|Paraguayan farmer (left) proudly presents her produce with Carla Sbert, Nature Canada manager of conservation programs and legal issues|
Nature Canada is very proud to have successfully completed our latest project in Paraguay, where we helped nearly 500 women farmers in four rural communities to increase their food security, improve their health and strengthen their awareness of their own democratic rights.
We worked in conjunction with our BirdLife International partner, Guyra Paraguay, the Gatineau-based Place aux agricultrices : nurricieres du monde (who invited Nature Canada into the project as a “sponsor” due to our international experience), and the Paraguay social development organization Fortaleser.
What does this have to do with nature conservation?
Many of the women in this project live in or adjacent to the buffer zone of the San Rafael Reserve and the San Rafael Important Bird Area (IBA), a place that contains one of the last large remnants of the endangered Atlantic Forest in Paraguay. Guyra Paraguay has been working for more than a decade here to strengthen its relationships with the San Rafael communities and build support for biodiversity protection – namely promote sustainable agriculture and prevent deforestation and monocultures.
Integrating conservation work with development projects like these is based on the belief that for conservation efforts to be effective, they must deliver benefits to local people. As a partner within the BirdLife International network, Nature Canada has been working with partners in the Americas since 1999 on projects that balance conservation objectives and local needs—social and economic.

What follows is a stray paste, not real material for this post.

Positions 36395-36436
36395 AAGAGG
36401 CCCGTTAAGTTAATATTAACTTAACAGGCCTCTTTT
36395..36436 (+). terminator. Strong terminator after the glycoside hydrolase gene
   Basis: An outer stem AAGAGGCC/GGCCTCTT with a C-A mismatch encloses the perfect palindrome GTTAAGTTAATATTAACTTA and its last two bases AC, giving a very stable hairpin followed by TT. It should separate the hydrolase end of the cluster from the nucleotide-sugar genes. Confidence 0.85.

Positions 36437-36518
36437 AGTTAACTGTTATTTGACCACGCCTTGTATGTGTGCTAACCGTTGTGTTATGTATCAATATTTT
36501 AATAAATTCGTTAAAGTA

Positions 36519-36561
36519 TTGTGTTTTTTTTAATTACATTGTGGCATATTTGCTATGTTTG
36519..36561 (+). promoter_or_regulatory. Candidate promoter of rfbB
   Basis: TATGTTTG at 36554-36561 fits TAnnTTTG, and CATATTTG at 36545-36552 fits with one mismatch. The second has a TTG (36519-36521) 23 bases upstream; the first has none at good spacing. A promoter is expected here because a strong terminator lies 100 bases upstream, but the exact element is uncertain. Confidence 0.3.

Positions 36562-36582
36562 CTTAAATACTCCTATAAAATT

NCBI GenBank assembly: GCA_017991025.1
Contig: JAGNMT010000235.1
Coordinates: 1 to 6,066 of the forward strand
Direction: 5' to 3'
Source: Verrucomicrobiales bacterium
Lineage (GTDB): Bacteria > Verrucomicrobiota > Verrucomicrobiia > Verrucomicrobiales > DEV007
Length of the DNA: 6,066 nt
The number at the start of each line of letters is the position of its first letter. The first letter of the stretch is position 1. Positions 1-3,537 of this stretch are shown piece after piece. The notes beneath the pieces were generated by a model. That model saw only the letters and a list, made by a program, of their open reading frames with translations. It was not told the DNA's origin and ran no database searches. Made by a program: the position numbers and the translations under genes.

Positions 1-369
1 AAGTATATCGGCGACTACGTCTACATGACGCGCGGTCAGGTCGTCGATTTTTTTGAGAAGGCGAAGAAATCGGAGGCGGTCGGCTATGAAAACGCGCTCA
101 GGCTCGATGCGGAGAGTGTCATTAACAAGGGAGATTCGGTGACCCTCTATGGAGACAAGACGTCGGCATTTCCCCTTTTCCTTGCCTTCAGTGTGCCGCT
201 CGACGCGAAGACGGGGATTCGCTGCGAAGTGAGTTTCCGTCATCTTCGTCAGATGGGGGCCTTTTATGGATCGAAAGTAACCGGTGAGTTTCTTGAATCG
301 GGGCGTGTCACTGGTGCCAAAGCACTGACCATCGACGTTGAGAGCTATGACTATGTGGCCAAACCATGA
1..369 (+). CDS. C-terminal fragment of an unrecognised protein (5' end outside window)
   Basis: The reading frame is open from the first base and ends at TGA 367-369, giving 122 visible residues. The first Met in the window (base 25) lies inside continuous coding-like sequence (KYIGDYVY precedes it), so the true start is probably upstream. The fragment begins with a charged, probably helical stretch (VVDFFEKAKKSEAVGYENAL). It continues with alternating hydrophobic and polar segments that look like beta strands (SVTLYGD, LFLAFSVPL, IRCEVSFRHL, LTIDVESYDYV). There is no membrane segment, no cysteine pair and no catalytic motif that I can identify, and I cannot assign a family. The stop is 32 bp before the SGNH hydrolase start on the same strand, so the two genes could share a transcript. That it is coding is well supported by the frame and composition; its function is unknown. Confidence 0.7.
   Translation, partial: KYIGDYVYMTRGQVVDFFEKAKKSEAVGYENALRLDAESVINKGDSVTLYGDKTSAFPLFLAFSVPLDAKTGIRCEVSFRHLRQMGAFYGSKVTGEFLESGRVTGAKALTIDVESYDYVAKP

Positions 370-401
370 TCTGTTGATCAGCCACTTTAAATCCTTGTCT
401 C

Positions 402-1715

This project, by improving the lives of the people in these communities, is also helping to secure a future for the region’s wildlife, including twenty-five species of bird that are at risk globally, like Endangered Black-fronted Piping-guan, Vulnerable Helmeted Woodpecker, and Near-Threatened Solitary Tinamou.
Today, 478 women farmers are practicing organic agriculture. Their organic vegetable gardens are providing fresh produce for their families and for sale. On average, the women increased their consumption of vegetables from three or four products to more than 12. The majority of beneficiaries have seen their income increased by more than 50%, and many are cooperating to market their produce. Awareness of gender equality and the rights of women improved, with some women actively demanding their rights be respected and denouncing acts of domestic violence. By the end of the project, women farmers had formed 10 committees that obtained municipal recognition. Some have started to engage with municipal organizations to further their goals.
The project was supported by the Canadian International Development Agency (CIDA).